"I was in distress, there's no doubt at all, out of adversity I had to talk about it, I had to write about it," Steve told The One Show in 2012. "I had to say these things, I had to get it off my chest."

As he told One Thousand UK Number One Hits: "We split up because they wanted to take my leadership away. They wanted to dilute it and 'Make Me Smile' is saying 'Come back one day and I'll laugh'

"It was arrogant but I knew they were wrong - they didn't understand the group like I did."

When was 'Make Me Smile (Come Up and See Me)' released and where did it get in the charts?

Steve Harley and Cockney Rebel - Make Me Smile (Come Up and See Me)
Steve Harley and Cockney Rebel - Make Me Smile (Come Up and See Me). Picture: Alamy

Having been recorded late the previous year, the re-baptised Steve Harley and Cockney Rebel released 'Make Me Smile (Come Up and See Me)' on January 31, 1975.

By the following month, the song was top of the UK singles charts, and it even charted over in the US, scraping into the Billboard Hot 100 at 96.

When all was said and done the single sold over one million copies.

Steve Harley's protest song

As well as leading countless Steve Harley compilations, the song has enjoyed several re-releases.

It re-charted at number 46 in 1992, and after Harley was done for speeding in 2014, Top Gear launched a campaign to boost downloads of the song to help Steve pay his fine.

He helped that process with a re-recorded snippet about the incident, and the song even got to number 72 in the charts.

The song has also been featured on countless adverts and TV and movie soundtracks, most notably The Full Monty and Velvet Goldmine.

Who has covered 'Make Me Smile (Come Up and See Me)'?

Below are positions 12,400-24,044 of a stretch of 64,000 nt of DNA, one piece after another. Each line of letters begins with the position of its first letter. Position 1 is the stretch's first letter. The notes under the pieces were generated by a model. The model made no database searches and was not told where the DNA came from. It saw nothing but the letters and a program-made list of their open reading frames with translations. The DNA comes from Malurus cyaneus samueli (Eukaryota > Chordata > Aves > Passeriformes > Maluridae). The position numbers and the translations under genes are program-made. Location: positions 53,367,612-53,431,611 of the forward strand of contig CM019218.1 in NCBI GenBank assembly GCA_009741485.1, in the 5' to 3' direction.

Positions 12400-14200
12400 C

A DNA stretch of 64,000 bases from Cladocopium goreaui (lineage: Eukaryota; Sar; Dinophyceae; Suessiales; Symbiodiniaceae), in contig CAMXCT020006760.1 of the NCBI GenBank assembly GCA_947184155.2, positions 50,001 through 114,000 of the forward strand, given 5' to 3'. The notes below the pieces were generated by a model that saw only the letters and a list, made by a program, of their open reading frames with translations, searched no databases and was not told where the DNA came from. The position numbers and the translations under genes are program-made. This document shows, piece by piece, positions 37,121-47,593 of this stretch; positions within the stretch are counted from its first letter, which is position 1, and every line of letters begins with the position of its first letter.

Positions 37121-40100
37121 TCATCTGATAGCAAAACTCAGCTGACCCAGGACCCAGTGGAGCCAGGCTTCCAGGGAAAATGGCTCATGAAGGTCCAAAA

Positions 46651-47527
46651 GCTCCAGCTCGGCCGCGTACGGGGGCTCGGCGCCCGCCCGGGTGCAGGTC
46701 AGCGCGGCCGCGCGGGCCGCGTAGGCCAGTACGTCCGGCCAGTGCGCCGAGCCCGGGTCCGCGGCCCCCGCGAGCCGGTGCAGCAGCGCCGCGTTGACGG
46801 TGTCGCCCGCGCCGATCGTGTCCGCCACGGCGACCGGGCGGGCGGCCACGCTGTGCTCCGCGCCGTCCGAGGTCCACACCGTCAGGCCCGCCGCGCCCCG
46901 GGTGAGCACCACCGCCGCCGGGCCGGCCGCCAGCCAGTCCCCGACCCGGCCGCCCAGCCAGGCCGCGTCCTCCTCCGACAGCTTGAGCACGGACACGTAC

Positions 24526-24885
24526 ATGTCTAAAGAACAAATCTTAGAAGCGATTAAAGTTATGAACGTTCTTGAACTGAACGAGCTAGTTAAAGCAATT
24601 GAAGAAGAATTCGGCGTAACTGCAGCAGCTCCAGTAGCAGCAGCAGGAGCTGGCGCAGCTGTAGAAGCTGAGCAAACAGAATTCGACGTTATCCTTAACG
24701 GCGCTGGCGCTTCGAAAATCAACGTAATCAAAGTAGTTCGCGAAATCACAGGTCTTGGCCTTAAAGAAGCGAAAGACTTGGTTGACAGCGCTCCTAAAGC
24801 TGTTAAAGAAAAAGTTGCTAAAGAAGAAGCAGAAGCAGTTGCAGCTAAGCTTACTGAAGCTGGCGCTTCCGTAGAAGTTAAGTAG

Erasure - Make Me Smile (Come Up and See Me) (Official Video)

'Make Me Smile (Come Up and See Me)' has been covered a fair few times, including by some pretty significant artists.

Erasure scored a number 14 hit with their version in 2003, which was taken from their covers album Other People's Songs.

Wedding Present - Make Me Smile (Come Up And See Me) (TOTP)

Only three years earlier The Wedding Present reached number 25 with their version that was highly praised by Steve himself.

"There are 120 cover versions of 'Make Me Smile', but only the Wedding Present have done it differently," he told 1000 UK Number One Hits. "They did a punk version and made it kick. They understood the venom in the lyrics."

Duran Duran - Make Me Smile (Come Up & See Me) (Official Music Video)

While it didn't lead to a release, Duran Duran performed the song live and their cover was included as the B-side on the massive single The Reflex in 1984.

Suzi Quattro had covered the song as early as 1977, and there are other versions from the likes of Nick Barker and The Reptiles, and Robbie Williams and Tom Jones (as part of a Full Monty medley).